The age of oil began about 120 years ago with the commercialization of the internal combustion engine. At the current consumption rate of 85 million barrels a day (mbd), by the year 2025, world consumption is projected to reach 120 mbd. Over 90% of the increase will come from emerging countries such as China, India, Brazil, and others with large populations and faster economic growth. Since the world economy is so dependent on oil, do we have enough to burn? The answer is yes, at higher and higher price and pollution levels; and also no because oil will run out sooner than we think.
The oil age has already passed its half-life. That means it has about 100 more years to run. According to many experts (as described in “Life Without Oil”, by Hallett & Wright, Page 122), the point of half-life lies somewhere between 2005 and 2015. After that we will see a significant decline in oil production with devastating economic consequences. At present, most of the oil fields have passed their peak production including some top ones as shown below:
Ghawar in Saudi Arabia, 5 mbd produced, 8% yearly decline, discovered in 1948.
Burgan in Kuwait, 2 mbd, 14% yearly decline, discovered 1938.
Oseberg in Norway, 3.8 mbd, discovered 1979.
Bolivar Coastal in Venezuela, 3 mbd, peaked in 2004, discovered 1917.
Cantarell in Mexico, 0.5 mbd, discovered 1976.
Most of the world’s oil fields are decades old. There has been no major discovery since 2002 despite the great incentive of fast rising prices and insatiable demands. Note that nearly all the oilfields exist on land because they are easier to discover and exploit.
As an oilfield ages, it becomes increasingly difficult to extract the oil. The reason is lack of pressure. Thus millions of gallons of seawater are pumped in to force the fuel out, as is being done in the Ghawar and other fields. This adds to the cost of extraction. Furthermore, the remaining oil is not as pure now and requires higher cost for refining.
As reserves dwindle around the world, even big oil companies find it hard to survive. A consolidation has already occurred in the oil industry as seen in the merger between Exxon and Mobil, and between Chevron and Texaco. The dwindling prospect of oil supply is also seen in the falling investments in refineries and tanker fleet. If the world has unlimited oil reserves to be extracted coupled with increasing demands and higher prices, why less and less money is invested into the industry? It doesn’t make business sense, does it?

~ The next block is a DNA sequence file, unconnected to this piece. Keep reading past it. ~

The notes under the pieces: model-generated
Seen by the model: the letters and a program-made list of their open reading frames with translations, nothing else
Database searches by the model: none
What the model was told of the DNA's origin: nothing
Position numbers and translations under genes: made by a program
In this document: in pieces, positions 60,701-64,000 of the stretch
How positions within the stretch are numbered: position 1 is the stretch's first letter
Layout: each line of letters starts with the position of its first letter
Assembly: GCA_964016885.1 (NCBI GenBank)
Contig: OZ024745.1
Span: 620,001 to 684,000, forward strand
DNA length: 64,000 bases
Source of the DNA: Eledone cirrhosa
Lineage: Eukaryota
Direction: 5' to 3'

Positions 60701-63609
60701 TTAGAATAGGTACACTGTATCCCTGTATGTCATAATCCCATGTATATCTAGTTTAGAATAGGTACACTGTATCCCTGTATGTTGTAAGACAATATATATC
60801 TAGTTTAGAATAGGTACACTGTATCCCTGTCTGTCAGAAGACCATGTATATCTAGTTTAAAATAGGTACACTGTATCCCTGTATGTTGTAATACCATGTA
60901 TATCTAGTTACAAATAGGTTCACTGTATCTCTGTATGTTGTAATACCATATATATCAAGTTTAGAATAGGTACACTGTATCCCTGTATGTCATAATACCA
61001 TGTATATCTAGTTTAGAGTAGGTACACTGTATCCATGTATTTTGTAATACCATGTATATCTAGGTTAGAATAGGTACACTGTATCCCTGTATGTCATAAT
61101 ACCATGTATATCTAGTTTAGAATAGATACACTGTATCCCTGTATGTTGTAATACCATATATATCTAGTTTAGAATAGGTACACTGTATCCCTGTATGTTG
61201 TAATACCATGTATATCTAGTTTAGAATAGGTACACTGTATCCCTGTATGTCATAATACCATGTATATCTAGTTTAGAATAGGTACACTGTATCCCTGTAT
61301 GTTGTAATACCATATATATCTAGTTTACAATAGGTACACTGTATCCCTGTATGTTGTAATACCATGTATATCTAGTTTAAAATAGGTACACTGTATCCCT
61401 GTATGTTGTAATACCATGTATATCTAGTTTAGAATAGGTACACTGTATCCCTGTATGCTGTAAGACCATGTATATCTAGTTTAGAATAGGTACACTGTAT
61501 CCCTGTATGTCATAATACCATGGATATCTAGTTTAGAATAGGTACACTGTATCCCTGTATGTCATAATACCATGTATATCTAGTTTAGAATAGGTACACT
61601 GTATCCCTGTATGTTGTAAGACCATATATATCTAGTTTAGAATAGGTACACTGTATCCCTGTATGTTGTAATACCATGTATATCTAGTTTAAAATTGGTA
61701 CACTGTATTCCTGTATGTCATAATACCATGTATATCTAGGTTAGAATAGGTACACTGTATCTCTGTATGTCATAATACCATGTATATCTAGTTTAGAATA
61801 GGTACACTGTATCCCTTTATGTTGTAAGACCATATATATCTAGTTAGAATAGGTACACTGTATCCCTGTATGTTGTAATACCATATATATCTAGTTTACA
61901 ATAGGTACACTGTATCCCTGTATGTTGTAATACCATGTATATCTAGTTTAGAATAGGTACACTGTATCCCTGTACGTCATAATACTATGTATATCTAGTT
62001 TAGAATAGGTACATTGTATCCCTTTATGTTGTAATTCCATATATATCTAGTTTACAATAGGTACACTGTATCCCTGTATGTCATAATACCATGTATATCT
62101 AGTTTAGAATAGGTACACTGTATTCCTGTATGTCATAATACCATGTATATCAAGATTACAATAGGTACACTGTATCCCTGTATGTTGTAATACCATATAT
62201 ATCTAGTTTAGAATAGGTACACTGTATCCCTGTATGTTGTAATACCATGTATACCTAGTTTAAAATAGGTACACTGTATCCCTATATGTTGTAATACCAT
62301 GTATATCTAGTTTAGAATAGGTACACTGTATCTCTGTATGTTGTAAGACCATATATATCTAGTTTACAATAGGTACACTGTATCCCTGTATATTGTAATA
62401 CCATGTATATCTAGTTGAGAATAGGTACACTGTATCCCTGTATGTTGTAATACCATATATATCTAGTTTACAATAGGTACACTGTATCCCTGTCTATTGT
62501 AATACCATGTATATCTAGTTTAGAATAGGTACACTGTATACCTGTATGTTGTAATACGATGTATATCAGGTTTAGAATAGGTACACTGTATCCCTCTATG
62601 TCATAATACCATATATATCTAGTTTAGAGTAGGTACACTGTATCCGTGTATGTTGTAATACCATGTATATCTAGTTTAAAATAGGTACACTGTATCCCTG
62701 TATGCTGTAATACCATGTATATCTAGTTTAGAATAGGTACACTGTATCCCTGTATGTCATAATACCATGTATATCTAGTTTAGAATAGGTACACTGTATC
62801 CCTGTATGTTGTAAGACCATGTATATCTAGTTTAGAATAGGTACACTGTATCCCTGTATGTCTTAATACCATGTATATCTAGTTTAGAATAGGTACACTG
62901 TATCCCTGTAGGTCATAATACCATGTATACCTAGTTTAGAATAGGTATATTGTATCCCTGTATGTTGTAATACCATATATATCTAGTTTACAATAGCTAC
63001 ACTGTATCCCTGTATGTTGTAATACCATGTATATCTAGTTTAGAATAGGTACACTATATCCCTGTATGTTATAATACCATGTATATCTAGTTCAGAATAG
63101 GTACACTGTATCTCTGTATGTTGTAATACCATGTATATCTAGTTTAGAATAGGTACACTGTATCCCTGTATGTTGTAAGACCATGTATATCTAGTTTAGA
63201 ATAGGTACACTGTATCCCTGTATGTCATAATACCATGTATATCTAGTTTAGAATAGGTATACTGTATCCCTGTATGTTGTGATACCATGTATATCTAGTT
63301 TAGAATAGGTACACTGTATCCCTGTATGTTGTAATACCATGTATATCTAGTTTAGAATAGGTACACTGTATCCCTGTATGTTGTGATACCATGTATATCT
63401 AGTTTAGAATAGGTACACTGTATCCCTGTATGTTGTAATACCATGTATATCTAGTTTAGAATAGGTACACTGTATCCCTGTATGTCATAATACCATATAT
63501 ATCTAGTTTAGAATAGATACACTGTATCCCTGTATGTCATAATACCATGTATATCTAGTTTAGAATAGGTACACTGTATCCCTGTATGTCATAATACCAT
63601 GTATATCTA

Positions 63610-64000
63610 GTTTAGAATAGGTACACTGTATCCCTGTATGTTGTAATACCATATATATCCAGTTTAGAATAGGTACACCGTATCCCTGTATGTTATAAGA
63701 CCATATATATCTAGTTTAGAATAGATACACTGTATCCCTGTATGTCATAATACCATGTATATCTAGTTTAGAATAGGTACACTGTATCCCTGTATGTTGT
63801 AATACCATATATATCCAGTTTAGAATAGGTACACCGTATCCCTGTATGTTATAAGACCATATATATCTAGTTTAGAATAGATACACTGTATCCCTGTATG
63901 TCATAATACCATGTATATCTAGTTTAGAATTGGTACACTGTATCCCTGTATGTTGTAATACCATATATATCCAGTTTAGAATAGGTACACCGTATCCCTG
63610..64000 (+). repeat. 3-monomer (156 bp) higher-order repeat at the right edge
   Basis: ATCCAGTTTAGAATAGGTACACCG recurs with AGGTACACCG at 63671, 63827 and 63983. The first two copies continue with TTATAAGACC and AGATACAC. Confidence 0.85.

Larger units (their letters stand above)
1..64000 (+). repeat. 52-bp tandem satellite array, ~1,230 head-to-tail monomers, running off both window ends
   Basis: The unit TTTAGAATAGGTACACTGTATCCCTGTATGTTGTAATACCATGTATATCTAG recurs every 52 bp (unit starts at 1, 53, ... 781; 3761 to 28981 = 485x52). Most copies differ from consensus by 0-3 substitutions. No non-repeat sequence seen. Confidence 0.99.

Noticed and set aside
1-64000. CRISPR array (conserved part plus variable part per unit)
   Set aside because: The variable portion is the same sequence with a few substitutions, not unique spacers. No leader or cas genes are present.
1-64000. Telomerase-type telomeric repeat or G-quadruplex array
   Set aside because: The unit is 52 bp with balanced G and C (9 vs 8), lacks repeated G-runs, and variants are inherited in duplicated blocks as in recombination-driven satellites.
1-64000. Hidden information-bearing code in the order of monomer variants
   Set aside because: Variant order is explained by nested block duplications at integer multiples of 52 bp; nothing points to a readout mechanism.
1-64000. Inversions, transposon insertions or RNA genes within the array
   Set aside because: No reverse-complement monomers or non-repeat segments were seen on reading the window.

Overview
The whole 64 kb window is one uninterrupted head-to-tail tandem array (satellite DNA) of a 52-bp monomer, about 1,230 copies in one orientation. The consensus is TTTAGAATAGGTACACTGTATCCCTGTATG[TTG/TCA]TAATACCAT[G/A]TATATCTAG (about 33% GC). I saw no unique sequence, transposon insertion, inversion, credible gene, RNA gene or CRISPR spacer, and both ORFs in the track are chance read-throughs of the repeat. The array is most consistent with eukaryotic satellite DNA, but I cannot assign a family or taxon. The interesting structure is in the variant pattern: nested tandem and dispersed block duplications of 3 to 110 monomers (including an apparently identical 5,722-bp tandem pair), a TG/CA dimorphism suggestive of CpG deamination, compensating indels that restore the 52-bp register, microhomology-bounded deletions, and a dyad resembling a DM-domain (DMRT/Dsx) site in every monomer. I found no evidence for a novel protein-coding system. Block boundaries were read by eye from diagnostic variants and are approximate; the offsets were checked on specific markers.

Many still hold out the hope for more reserves to be found in the North Pole, Antarctica, offshore, deep sea, and the impure tar sands of Alberta. Granted that this is true, the oil industry still faces an even bigger barrier to overcome. It’s the rising costs of extraction, refining, and transportation to the consumer markets. So far, the cost of pollution has not been taken into account, and also the complicated costs of climate change. If environmental costs are introduced into the equation in the form of higher taxes or production quotas, the price of oil at retail will become unbearable to the mass consumers.
In addition to the squeeze from declining reserves and higher costs, the oil industry faces the dilemma of price and demand. Because oil has become such a basic commodity, the oil industry’s effort to increase prices due to high demands tends to backfire. It will quickly lead to a recession or inflation, or both, which in turn will clamp down on demand, and negate the profit gained by a price hike.
The world is hitting the ceiling of declining oil supply in the near future. The consequences will be very ugly because we are so dependent on it. We should be thinking about what to do now rather than hoping for unlimited bounties to be discovered under our feet.